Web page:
DIY Cacti

By Marcie Helms, Buffalo Exchange Atlanta

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My name is Marcie Helms and I am a plant killer. For as long as I can remember I have had a really hard time keeping plants alive. It’s not from a lack of trying, though, you guys—it’s because I care TOO much. I end up drowning them in love and way to much water. Our office in Atlanta is adorable and I didn’t want to introduce fake plants into the mix unless they were amazing. After being inspired by faux-flora solutions on social media (thanks, Tumblr), I decided to make some cacti.

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Her Campus recommended Buffalo Exchange

“ONE GREAT WAY TO SELL YOUR THINGS” BY HER CAMPUS

Her Campus recommended Buffalo Exchange in “8 (Non-Sketchy) Ways to Sell Your Stuff” on November 7, 2014: “Take your gently used current and vintage styles to Buffalo Exchange … Hannah Rupp, thrifter and fashion blogger at An Old Story, a secondhand-style blog, says that ideally she sells at … Buffalo Exchange … ‘You get to talk to a real person, know where your stuff is going, and, in most cases, you get payout on the spot,’ Rupp says. ‘It’s a great option for someone who doesn’t have time to wait around on the Internet!’…”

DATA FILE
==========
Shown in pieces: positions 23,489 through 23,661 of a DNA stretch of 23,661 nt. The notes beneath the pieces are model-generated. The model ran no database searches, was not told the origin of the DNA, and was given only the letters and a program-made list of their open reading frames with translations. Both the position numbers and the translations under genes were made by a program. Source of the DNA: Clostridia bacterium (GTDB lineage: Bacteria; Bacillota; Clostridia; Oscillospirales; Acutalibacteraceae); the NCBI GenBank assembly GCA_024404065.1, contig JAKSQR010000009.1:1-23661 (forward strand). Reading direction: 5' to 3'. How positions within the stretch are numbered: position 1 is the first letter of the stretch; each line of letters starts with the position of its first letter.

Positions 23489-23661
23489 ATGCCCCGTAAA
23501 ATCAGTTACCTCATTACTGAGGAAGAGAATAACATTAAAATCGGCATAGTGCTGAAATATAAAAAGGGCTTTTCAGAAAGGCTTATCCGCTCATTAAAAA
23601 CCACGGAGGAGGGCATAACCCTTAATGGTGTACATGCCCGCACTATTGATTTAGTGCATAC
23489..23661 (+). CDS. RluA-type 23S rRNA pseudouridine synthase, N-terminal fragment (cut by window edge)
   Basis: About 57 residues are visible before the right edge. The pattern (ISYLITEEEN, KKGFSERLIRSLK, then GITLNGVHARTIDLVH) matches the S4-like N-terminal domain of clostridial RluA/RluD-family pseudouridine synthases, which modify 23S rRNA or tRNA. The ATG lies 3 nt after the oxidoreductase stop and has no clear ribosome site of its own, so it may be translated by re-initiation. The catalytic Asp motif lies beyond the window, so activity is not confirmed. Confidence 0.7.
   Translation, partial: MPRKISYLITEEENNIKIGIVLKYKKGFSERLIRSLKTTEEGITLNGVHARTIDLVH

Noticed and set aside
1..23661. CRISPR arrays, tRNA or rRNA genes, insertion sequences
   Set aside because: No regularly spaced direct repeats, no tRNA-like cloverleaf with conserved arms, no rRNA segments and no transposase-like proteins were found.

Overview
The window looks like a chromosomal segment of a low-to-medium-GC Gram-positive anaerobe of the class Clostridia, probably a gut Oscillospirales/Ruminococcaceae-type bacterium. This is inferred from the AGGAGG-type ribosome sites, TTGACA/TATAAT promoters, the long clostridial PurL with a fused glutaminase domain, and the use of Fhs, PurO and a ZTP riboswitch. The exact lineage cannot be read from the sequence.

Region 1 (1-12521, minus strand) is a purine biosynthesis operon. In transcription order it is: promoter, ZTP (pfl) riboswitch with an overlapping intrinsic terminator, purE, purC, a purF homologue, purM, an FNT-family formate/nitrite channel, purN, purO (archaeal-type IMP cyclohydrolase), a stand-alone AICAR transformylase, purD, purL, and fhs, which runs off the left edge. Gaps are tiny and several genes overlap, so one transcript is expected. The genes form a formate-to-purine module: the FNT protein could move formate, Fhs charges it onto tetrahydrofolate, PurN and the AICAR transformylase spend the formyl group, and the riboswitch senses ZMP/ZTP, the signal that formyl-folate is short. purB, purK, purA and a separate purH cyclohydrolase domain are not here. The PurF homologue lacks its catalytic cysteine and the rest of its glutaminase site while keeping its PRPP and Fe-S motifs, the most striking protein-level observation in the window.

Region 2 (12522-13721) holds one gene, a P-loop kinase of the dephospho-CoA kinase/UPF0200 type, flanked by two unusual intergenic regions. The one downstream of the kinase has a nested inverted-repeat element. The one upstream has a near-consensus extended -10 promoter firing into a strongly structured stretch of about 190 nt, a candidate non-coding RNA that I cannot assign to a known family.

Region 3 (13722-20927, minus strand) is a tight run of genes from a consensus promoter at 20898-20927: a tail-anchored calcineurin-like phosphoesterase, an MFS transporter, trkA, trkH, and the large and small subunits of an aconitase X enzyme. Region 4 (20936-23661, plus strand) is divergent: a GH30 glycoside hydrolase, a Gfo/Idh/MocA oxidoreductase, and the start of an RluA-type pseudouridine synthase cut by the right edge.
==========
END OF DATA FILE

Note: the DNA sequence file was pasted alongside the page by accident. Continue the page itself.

The Goods: Gift Items

By Monica G., Buffalo Exchange Tucson

Not sure what to gift your secret Santa, special someone, or family members this year? This Holiday season your local Buffalo Exchange will be stocked with great gift items and stocking stuffers! Here’s a look at some of the goodies coming your way.

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The All Souls Procession

By Stephanie Lew, Buffalo Exchange Tucson

Every fall, the spirit of Tucson gathers for an organic experience. The All Souls Procession (November 9, 2014) invites everyone to join in celebration of loved ones past including animals and celebrities. In 1990, local Tucson artist Susan Johnson created a ritualistic performance in memory of her late father. Many artists were so touched by her performance that they joined together to continue the Procession. Now over 100,000 participants come together in the downtown area to hold signs and create artistic floats in honor of those lost. Throughout the procession, participants’ and onlookers’ faces are painted with sugar skull designs channeling the true spirit of Dia de los Muertos. Makeshift bands join together and march throughout the Procession. Participants bring drums and tambourines to play along wherever possible. Rather than a sense of sadness you might find at a funeral procession, this gathering has an aura of remembrance, gratitude and most of all, a celebration of life and lives past.

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